It also lifts the barrier of geographical location with instant messaging and video conferencing features. Businesses can now employ skilled workers from anywhere in the world, without the restrictions of long distance calling or overlong commutes.

Of course, this doesn’t mean all businesses are implementing homeworking. But VoIP’s benefits allow them to be more accommodating to childcare, wellbeing and the bigger picture of their employees' lives.


ISDN-based and VoIP phone systems are robust and secure in different ways.

Landline connections are dedicated networks that don’t require broadband to run. This lowers security risk, as information is only travelling back and forth down a copper wire between users.

Though VoIP connections are internet based networks, they are reinforced with encryption protocols, firewall protection and network security.

So why is VoIP more capable?

VoIP functions as a stronger model not necessarily because it’s more secure. What makes it more robust is the features that work alongside its security, eliminating the need for archaic ways of delivering information.

For example, VoIP allows businesses with multiple locations to send data back and forth between sites securely. The data is secured by a Sessions Border Controller within each network, ensuring it reaches its destination safely.

This direct data transfer eliminates the need for paper communication, saves money on postal services and as you’ll read about shortly, reduces a company's environmental impact.


In the wake of the climate crisis, it’s important for companies to be seen reducing their carbon footprint. The flexibility of VoIP technology has simplified this objective, helping businesses cut back on fossil fuel usage and other damaging practices.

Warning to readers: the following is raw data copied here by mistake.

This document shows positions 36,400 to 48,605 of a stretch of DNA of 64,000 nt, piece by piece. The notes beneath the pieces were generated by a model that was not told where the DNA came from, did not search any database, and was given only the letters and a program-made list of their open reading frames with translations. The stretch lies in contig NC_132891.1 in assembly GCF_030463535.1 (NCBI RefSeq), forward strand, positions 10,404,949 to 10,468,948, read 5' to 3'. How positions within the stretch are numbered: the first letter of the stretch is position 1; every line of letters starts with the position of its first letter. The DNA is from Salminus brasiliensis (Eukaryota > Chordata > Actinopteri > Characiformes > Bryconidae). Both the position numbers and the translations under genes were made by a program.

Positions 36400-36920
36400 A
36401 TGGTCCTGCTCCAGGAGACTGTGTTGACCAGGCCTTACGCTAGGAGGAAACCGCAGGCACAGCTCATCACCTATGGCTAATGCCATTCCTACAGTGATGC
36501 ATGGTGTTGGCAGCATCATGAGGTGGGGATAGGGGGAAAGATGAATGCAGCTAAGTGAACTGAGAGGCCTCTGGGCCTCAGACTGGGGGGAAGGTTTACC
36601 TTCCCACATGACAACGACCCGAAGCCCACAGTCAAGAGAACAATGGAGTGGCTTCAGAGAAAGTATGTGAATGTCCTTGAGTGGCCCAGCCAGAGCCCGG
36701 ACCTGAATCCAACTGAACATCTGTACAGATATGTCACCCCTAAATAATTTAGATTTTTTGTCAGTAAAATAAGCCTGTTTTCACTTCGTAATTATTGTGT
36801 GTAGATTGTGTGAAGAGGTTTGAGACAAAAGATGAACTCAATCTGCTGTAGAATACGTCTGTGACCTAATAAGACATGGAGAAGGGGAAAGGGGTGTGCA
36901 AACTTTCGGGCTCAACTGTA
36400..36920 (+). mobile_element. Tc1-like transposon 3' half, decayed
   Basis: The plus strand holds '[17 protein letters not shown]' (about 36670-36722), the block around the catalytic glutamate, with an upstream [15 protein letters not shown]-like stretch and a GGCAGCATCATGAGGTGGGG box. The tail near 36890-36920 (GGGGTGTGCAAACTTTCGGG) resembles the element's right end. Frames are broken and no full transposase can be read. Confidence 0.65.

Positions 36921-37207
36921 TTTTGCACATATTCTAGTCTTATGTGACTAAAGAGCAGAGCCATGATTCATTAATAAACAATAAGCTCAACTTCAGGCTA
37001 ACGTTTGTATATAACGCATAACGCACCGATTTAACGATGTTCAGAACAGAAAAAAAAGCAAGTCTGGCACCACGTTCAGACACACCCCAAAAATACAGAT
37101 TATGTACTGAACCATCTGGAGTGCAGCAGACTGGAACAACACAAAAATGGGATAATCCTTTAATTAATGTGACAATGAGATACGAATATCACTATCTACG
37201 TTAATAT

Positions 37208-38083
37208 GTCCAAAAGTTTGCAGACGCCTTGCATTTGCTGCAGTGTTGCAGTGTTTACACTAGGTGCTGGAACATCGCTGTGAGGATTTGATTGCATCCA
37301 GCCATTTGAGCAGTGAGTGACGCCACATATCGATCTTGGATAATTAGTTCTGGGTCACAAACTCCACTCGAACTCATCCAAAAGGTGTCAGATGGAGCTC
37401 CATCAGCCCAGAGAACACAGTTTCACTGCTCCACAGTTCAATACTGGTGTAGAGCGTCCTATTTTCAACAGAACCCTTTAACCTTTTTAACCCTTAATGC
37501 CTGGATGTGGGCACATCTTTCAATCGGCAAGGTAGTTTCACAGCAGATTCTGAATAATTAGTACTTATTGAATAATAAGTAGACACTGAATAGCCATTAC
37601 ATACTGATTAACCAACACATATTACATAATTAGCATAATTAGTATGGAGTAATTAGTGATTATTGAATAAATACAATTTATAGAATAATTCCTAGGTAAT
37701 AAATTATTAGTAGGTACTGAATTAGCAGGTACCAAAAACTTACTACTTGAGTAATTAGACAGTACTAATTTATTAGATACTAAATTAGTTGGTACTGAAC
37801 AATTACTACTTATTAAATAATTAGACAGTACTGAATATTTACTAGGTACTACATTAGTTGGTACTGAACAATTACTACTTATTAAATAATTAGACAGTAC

Hybrid and remote working has reduced commute time significantly. This is great for both employee wellbeing and lowering carbon emissions produced by buses and cars.

VoIP systems are also heavily software based, meaning the days of power-sucking servers in a comms cupboard are all but gone. This switch from bulky hardware, to lightweight software has allowed businesses to cut back on resources and lower on-site energy wastage.

How has VoIP enabled a new era of hybrid working?

The rise of voice communication has given companies a more flexible way of working. They have the option to reduce cost, focus on the environment and at the same time, ensure their workforce is happy, healthy and able to contribute.

Its impact on the business world was always going to be significant, and whether the pandemic accelerated its rise is up for debate. 

What isn’t in question though, are the opportunities it has granted for businesses to not only streamline operations, but change the way they operate to benefit everyone involved.

Lee Clarke
Sales Director

Having worked for T2k for nearly 25 years, it's fair to say that Lee is an expert when it comes to all things telephony and business communications. Overseeing the commercial side of the business, he has helped the company evolve and grow through the decades. In recent years, and with the advent of VoIP and hosted telephony, Lee has made sure that T2k is at the forefront of technological developments. With a firm interest in helping businesses navigate the world of telecoms, Lee is responsible for the majority of the content on this website.